After years of being aware of this story, I finally got to read it. (Translation: after years of being too lazy to order an imported book from amazon.co.uk or go to the library, I finally found a copy online that I could read on my kindle.)
I liked it. I really liked it. You should read it, too. It's short; it won't take you long. Don't be lazy like me about getting it.
It's not a running book, per se. It's not Born to Run, it's not What I Talk about when I Talk about Running. Instead it's a short story about a young, blue collar kid in the 1950s. He's poor and sees no way out of his neighborhood, so he and a friend turn to petty theft. When he's caught and sentenced to time in Borstal (British juvie), the prison authorities notice his talent at cross-country running. The book then shows his struggle as he balances his love of running and the freedom he feels while doing it against his contempt for being used as a racing pawn by the prison authorities. Despite knowing that it will cost him a potential early release, he stops a few meters before the finish of the big race and allows another to win - one of the only expressions of his free will he is capable of within the system and the ultimate act of defiance.
Yes, I just ruined the plot for you. But it's not the plot of the story that makes it worth reading; it's the vivid description of the narrator's life and his helplessness and the glory of running. I don't care that I'm not an elite or even very good for that matter; reading this story, I felt how running is something personal that we as individuals do for us, for our own reasons, for our own benefit alone.
Might I also recommend the Belle and Sebastian song "Loneliness of a Middle Distance Runner"? Yes, I have a soft spot for those twee Glasgowegians. I also have a soft spot for my former governor, Rod Blagojevich (you can tell I'm an Illinoisan: I can spell his name without looking it up). He cited the Sillitoe story as an analogy to his impeachment. One thing you've got to give the dude credit for: he runs and he's well versed in running. And literature. Sadly he's also corrupt, but it's Illinois, you know?
MY QUEST TO QUALIFY NOT JUST FOR THE OLYMPIC TRIALS BUT FOR THE 2016 OLYMPICS IN THE MARATHON (to do this I will need to halve my marathon time)
On I went, out of the wood, passing the man leading without knowing I was going to do so. Flip-flap, flip-flap, jog-trot, jog-trot, curnchslap-crunchslap, across the middle of a broad field again, rhythmically running in my greyhound effortless fashion, knowing I had won the race though it wasn't half over, won it if I wanted it, could go on for ten or fifteen or twenty miles if I had to and drop dead at the finish of it, which would be the same, in the end, as living an honest life like the governor wanted me to. -Alan Sillitoe, "Loneliness of the Long Distance Runner"
Thursday, August 12, 2010
Loneliness of the Long Distance Runner by Alan Sillitoe
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Read the book a couple of months ago. Loved it. :) Also love your review. :)ReplyDelete
Thanks for the recommendation, it sounds great! i just finished What I Talk About When I Talk About Running, and honestly, i really didn't like it. the author was so arrogant and the narration was so boring. not what i wanted in a book about running. i need to pick up Born to Run, i've heard good things about it.ReplyDelete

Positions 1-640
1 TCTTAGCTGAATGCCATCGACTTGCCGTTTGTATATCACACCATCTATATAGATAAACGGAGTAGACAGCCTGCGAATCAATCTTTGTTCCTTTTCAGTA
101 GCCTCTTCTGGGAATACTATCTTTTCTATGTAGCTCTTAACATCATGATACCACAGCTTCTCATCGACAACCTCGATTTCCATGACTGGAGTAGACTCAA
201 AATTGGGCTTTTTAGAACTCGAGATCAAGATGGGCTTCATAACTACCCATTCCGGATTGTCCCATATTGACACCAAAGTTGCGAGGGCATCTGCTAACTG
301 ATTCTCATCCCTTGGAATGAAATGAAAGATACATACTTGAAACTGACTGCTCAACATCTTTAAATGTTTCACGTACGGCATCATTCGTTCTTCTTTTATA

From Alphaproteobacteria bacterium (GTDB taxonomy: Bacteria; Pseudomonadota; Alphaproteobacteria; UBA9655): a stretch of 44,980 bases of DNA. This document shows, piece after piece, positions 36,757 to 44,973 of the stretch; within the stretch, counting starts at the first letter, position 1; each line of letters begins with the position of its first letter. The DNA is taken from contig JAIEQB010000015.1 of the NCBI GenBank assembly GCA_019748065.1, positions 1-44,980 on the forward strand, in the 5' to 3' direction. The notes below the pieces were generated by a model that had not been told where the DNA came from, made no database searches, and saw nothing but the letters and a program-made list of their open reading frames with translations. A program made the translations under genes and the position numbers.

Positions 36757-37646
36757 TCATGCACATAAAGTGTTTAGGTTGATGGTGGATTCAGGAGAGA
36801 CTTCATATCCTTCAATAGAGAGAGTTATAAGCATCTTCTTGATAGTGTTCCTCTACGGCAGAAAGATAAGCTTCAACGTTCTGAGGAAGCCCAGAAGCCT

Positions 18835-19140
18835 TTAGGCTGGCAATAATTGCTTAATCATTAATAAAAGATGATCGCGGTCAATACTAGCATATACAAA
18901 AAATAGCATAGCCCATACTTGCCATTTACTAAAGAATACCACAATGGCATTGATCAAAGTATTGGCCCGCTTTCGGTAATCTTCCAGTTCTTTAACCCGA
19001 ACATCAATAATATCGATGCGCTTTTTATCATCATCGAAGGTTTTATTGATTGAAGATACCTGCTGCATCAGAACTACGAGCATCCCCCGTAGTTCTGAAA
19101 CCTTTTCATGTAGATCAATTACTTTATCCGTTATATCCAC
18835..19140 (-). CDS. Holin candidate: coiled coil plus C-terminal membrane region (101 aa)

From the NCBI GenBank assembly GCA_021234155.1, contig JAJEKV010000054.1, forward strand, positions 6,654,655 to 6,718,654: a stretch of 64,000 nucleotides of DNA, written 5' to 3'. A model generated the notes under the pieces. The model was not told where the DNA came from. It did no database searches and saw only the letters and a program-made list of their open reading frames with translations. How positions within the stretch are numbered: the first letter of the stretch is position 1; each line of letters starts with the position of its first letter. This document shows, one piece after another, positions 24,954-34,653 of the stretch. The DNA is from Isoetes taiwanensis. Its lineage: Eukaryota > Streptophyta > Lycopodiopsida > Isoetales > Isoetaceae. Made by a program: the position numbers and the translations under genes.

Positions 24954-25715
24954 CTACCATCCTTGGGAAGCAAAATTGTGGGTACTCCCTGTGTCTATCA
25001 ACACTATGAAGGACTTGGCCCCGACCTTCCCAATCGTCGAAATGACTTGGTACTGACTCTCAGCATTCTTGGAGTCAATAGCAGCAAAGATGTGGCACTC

You know, I actually haven't read What I Talk About... yet. I bought it recently, but I've been kind of afraid I wouldn't like it for exactly the reasons you mentioned!ReplyDelete
You should try Born to Run, though. On one hand, I'm mixed on the barefoot running trend/movement. On the other hand, it's impossible not to be inspired by the book.
What I thought was most fascinating in the What I talk about.. book is how the writer was so routine-bound and methodical. Even the running, it didn't seem like it was a passion, it was what he did. It is such a different approach from my life and who I am.ReplyDelete
It actually made me wonder if it's cultural or if the translation had something to do with it.
I'd like to read the book; I saw the movie in jr. high & liked it (long before I was a runner). Haven't read Born to Run or any other running books. In a way, I like running, but not necessarily reading about it, writing about it, or tweeting about it.ReplyDelete
I'll have to read "Loneliness" & see the movie & see what I think of it as a runner.
--Dave B (@BuckyKatt)
Hey, Dave! Nice of you to drop by my running blog to say that you don't like reading about running, eh? ;)ReplyDelete
I haven't seen the movie, but I should probably check it out as I liked the book (obvs). I go back and forth about reading/writing/tweeting about running. I like the accountability involved in writing about it, and often I like reading about it, too. Just not all the time. And I'm certainly not going to pick up a book or read a blog just because it's about running unless it's also interesting. I want to be able to turn it off now and then. That's why I keep my blog absolutely all about running - you know what you're getting into if you read it.
And don't get me started on twitter. Let's just say that November 8 will be a very happy day in my twitter feed when I'm no longer getting everyone's every dailymile update and my friends can go back to being interesting, multi-dimensional people.